The cam pins 192 of the second lens frame 190 are fitted into the third cam grooves 74 a of the rotary cam frame 70. The cam pins 229 of the third lens frame 200 are fitted into the fourth cam grooves 74 b of the rotary cam frame 70. The rectilinear pins 84 of the second rectilinear frame 80 are fitted into the third rectilinear grooves 49 of the camera cam frame 40. Accordingly, the second rectilinear frame 80 is movable in the Y-axis direction without rotating with respect to the fixed frame 20 and the camera cam frame 40. With this arrangement, the second lens frame 190 and the third lens frame 200 rotate with respect to the rotary cam frame 70 without rotating with respect to the second rectilinear frame 80, the camera cam frame 40 and the fixed frame 20. Therefore, the second lens frame 190 moves in the Y-axis direction along the third cam grooves 74 a, and the third lens frame 200 moves in the Y-axis direction along the fourth cam grooves 74 b.

As discussed above, when a drive force is inputted to the drive frame 30 during retraction, the drive frame 30 moves in the Y-axis direction with respect to the fixed frame 20. This is accompanied by movement of the various members supported by the drive frame 30 in the Y-axis direction with respect to the fixed frame 20. When the drive frame 30 has rotated a specific angle, the rotation of the drive frame 30 stops and the first lens frame 60, the second lens frame 190 and the third lens frame 200 stop at the wide angle end. As a result of this operation, the lens barrel 3 is in the imaging state (as shown in FIG. 9) and imaging with the digital camera 1 is possible.

5.3: Zooming During Imaging

5.3.1: Operation on Telephoto Side

When the zoom adjusting lever 7 is moved to the telephoto side, the zoom motor 110 drives the drive frame 30 in the R1 direction with respect to the fixed frame 20 according to the rotational angle and operation duration of the zoom adjusting lever 7. As a result, the rotary cam frame 70 moves towards the Y-axis direction positive side with respect to the drive frame 30 while rotating along with the drive frame 30. Here, the drive frame 30 rotates with respect to the fixed frame 20, but does not move in the Y-axis direction with respect to the fixed frame 20.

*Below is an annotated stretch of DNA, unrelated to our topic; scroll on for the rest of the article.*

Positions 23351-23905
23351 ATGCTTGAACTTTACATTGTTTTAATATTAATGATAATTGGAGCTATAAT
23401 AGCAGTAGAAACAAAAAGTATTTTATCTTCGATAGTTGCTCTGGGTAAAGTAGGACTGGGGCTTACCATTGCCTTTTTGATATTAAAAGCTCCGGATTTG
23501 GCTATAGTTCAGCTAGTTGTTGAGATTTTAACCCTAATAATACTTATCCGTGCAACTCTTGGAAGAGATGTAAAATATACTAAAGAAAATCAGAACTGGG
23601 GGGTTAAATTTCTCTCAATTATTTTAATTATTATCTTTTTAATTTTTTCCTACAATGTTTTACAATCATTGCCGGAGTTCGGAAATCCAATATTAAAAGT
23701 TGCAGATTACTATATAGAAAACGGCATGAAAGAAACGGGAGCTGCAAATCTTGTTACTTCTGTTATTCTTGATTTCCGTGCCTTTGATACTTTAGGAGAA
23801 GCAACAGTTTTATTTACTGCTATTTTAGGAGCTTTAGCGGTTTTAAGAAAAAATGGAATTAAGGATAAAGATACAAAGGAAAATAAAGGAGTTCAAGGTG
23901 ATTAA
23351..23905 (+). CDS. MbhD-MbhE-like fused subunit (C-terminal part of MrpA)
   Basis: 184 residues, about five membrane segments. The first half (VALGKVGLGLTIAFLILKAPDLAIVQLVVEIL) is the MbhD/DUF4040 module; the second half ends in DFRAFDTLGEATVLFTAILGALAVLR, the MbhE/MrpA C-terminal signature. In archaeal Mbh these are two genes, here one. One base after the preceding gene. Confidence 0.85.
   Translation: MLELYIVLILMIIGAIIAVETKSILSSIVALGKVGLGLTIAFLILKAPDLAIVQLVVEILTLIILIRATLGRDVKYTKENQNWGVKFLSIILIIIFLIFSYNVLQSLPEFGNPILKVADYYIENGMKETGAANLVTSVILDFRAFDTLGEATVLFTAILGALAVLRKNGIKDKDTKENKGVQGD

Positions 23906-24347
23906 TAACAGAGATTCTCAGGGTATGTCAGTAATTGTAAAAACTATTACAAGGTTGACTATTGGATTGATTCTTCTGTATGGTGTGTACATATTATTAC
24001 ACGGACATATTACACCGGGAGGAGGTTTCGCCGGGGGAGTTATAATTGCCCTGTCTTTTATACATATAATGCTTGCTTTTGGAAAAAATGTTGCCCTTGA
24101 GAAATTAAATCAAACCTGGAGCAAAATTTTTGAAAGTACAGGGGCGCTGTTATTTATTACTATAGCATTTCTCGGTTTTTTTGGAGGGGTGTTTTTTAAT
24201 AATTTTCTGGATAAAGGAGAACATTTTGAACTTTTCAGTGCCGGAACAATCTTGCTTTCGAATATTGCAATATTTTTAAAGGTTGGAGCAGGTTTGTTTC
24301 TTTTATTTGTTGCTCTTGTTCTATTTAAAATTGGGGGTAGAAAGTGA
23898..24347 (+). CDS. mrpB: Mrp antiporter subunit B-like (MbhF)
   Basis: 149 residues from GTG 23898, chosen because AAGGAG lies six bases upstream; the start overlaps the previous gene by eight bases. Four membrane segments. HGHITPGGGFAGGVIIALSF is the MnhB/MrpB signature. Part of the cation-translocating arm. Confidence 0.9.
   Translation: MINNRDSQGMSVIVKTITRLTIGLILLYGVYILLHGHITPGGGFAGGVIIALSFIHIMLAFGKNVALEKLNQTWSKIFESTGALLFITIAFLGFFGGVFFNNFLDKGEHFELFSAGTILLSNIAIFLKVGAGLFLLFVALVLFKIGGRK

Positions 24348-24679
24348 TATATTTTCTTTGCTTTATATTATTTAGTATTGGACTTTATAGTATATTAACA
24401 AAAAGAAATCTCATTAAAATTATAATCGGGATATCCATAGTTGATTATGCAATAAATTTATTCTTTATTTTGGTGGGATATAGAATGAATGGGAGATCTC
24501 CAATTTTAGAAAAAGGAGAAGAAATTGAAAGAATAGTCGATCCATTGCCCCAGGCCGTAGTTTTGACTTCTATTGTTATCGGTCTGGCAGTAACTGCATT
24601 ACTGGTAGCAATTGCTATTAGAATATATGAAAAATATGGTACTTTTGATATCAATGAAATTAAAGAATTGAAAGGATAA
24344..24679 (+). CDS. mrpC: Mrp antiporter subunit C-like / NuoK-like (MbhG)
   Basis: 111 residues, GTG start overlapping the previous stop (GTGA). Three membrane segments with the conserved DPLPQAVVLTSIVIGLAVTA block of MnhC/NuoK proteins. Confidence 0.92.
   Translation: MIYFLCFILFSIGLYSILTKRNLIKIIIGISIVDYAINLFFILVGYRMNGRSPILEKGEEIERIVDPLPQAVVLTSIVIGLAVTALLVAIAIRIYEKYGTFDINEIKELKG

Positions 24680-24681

Also, the first lens frame 60 mainly moves to the Y-axis direction positive side with respect to the rotary cam frame 70 while rotating with respect to the rotary cam frame 70 (without rotating with respect to the fixed frame 20 and the first rectilinear frame 100). Meanwhile, the second lens frame 190 mainly moves to the Y-axis direction negative side with respect to the rotary cam frame 70 while rotating with respect to the rotary cam frame 70 (without rotating with respect to the fixed frame 20). Furthermore, the third lens frame 200 mainly moves to the Y-axis direction positive side with respect to the rotary cam frame 70 while rotating with respect to the rotary cam frame 70 (without rotating with respect to the fixed frame 20). As a result of these operations, the zoom ratio of the optical system O gradually increases. When the lens barrel 3 reaches the telephoto end, the lens barrel 3 stops in the state shown in FIG. 10.

5.3.2: Operation on Wide Angle Side

When the zoom adjusting lever 7 is moved to the wide angle side, the drive frame 30 is driven by the zoom motor 110 in the R2 direction with respect to the fixed frame 20 according to the rotational angle and operation duration of the zoom adjusting lever 7. As a result, the rotary cam frame 70 moves to the Y-axis direction negative side with respect to the drive frame 30 while rotating along with the drive frame 30. The drive frame 30 here rotates with respect to the fixed frame 20, but does not move in the Y-axis direction.

The first lens frame 60 moves mainly to the Y-axis direction negative side with respect to the rotary cam frame 70 while rotating with respect to the rotary cam frame 70 (without rotating with respect to the fixed frame 20). Meanwhile, the second lens frame 190 moves mainly to the Y-axis direction positive side with respect to the rotary cam frame 70 while rotating with respect to the rotary cam frame 70 (without rotating with respect to the fixed frame 20). Furthermore, the third lens frame 200 moves mainly to the Y-axis direction negative side with respect to the rotary cam frame 70 while rotating with respect to the rotary cam frame 70 (without rotating with respect to the fixed frame 20). As a result of these operations, the zoom ratio of the optical system O gradually decreases. When the lens barrel 3 reaches the wide angle end, the lens barrel 3 stops in the state shown in FIG. 9.